Photo: Daniel X. O'Neil, via flickr
I think my 221,000 nearest neighbors would agree: the Upper West Side is the best place to live, not only in New York City, but on the planet. We’ve got bookstores, store stores, seven subway lines, three crosstown buses, the American Museum of Natural History and the Beacon Theatre. And we have food.
We grab groceries at Gristedes, Fairway, Zingones (a tiny grocer that has fresh fruit and veggies and necessities and there’s always a grandchild behind the counter after school, doing their homework), 24-hour bodegas, Citarellas (the fish!), Trader Joe’s, Pioneer Supermarket, Zabars and Barney Greengrass, with its retro chrome and just enough banter to shmear on your bagel.
We are the food mecca of Manhattan.
We have the best and the most restaurants, outdoor cafés, bakeries (I mean, Levains, come on!), coffee shops, and late night bars. Food carts line Central Park West and dot the inner streets. We’re flanked by the largest city parks, so you can grab a nosh and head to nature.
There’s an overabundance of wonderul things to eat: and this is true whether you’re a human, or a rat.
All this food generates a Mount Everest of garbage. Of course, the Department of Sanitation realizes this and provides us with the optimum amount of trash bins, right?
While we have more restaurants and markets, the Upper West side trash district has fewer trash cans than the Upper East side. In response to his squeaky wheel constituents, East Side Counci Member Ban Kallos used discretionary funds to purchase 284 “High-End Litter Baskets,” with narrow apertures to discourage large trash bag dumping.
Similar squeaky wheels made complaints to the Upper West Side’s Council Member Helen Rosenthal, but report that her office has been unresponsive. One irate Upper West Sider wrote on a neighborhood app, “I sent photos to Council Member Rosenthal’s office every day for 3 months and they proceeded to fight me every step of the way.”
Recently our paper reported on an Upper East Side turf dispute between two non-profits that employ people to empty trash cans. (http://www.ourtownny.com/local-news/20181210/territorial-dispute-over-cleanup-program) So the UES not only has more cans and better cans, it has people fighting to help empty the trash.
Certain areas of the UWS are cleaner than others, such as areas with Business Improvement Districts, known as BIDs. The Columbus Avenue BID runs roughly from 67th Street to 82nd Street, between Amsterdam and Columbus. It has just two people assigned to clean-up duty, but that helps to keep the streets swept and the trash picked up.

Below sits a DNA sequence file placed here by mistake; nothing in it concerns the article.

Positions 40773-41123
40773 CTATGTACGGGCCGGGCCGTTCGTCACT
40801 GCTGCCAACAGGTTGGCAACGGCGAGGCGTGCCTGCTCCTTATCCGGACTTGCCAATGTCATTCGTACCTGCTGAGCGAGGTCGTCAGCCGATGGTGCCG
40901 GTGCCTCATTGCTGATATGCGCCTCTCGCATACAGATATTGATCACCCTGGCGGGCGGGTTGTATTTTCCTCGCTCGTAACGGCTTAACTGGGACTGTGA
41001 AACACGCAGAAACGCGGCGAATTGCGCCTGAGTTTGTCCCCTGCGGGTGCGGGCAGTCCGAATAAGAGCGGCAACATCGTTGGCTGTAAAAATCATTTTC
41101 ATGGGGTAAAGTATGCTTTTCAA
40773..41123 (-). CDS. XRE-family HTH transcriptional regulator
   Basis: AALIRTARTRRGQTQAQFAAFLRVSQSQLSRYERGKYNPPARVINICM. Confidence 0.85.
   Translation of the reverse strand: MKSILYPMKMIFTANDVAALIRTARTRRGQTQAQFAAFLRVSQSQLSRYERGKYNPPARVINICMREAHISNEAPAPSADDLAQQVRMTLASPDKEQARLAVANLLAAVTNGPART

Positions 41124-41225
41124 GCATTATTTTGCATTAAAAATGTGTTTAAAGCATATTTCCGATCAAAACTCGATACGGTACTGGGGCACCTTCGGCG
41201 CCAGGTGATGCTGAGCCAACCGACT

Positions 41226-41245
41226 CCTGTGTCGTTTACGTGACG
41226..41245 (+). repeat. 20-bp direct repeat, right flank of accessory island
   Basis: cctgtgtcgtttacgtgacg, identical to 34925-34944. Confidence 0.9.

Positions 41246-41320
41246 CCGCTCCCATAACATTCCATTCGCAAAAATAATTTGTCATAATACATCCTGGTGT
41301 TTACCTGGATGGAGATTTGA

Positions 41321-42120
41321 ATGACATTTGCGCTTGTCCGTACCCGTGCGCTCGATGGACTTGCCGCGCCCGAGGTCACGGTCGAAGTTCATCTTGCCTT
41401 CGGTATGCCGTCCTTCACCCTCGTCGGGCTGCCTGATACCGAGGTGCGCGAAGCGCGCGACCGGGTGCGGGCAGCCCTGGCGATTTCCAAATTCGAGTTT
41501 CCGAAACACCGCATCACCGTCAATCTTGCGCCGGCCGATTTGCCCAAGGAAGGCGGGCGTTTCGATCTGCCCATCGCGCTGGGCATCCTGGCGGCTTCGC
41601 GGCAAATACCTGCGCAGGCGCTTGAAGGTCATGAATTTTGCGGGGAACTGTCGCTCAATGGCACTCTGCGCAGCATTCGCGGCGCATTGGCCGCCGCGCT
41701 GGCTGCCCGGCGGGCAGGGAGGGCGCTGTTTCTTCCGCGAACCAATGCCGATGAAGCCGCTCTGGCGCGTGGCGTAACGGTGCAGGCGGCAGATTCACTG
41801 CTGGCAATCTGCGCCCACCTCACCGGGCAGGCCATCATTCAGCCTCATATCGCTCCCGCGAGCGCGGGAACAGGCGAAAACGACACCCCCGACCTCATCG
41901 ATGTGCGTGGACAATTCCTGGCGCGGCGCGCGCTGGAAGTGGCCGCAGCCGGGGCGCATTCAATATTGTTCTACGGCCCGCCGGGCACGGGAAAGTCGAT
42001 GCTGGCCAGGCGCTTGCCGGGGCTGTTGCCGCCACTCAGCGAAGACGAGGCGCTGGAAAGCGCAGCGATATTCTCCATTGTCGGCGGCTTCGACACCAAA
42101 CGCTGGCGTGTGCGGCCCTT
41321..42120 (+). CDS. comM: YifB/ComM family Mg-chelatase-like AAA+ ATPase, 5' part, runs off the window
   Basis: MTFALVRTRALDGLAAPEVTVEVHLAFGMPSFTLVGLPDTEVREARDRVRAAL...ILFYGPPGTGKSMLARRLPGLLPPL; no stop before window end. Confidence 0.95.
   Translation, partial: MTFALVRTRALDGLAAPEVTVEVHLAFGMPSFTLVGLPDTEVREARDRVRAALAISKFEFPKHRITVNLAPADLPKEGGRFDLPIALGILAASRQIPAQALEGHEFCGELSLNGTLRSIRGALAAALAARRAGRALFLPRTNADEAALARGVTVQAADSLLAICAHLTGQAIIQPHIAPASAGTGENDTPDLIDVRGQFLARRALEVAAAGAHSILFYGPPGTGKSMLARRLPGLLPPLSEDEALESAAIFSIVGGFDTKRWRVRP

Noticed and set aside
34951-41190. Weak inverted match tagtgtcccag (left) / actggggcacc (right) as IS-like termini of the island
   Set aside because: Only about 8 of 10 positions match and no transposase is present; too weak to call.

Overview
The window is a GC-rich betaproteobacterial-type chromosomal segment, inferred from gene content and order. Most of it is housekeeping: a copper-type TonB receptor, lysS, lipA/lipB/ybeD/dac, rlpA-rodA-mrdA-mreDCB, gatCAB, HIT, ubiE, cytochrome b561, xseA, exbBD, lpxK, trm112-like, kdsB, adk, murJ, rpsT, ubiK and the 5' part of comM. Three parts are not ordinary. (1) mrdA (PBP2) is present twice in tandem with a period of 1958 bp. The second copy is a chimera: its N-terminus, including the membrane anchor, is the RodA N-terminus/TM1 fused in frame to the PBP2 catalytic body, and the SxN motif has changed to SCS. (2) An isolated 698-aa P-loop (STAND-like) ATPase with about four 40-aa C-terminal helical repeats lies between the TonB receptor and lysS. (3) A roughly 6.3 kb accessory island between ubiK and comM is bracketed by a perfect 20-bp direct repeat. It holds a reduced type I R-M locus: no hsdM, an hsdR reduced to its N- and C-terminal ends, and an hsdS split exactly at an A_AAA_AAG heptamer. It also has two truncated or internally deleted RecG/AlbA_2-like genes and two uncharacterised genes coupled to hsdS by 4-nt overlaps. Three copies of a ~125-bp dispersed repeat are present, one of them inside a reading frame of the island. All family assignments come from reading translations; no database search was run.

The Lincoln Square staff is larger, and you can see the difference.
If you stroll up Amsterdam during or after a weekend, you’ll see the strain of having an enormous amount of foot and food traffic on the sidewalk. At night, it’s time for the vermin to come out and feed, plain and simple.
I recall a romantic, early evening hand-in-hand stroll in Central Park, that morphed into a horror scene. As soon as the sun set, rats began gamboling noisily among the leaves, running in droves across the pathway. They seemed annoyed that we dared to be in their area.
Daytime parkgoers reported to Assemblywoman Linda Rosenthal (not to be confused with Council Member Helen Rosenthal) that rats were jumping into baby strollers to steal snacks.
None of us would leave open trash on our apartment floor, or leave out stale bread thinking we’re feeding pigeons when in fact we’re increasing the vermin population, right? All this open food is a rat magnet and multiplier. Without a sufficient number or types of cans to accommodate the amount of trash generated by all our popular food venues, we invite rats and mice to an endless bouffet. We will not reduce the rat population until we increase the amount of receptacles and the frequency that the trash is removed from the area.
So, what can you do? You can start by contacting your Community Board, or Helen Rosenthal’s office: firstname.lastname@example.org.
I love my Upper West Side. I want to keep all our “breadbasket of the city” charm. To do this, we need to get rid of a few million of our unwanted visitors.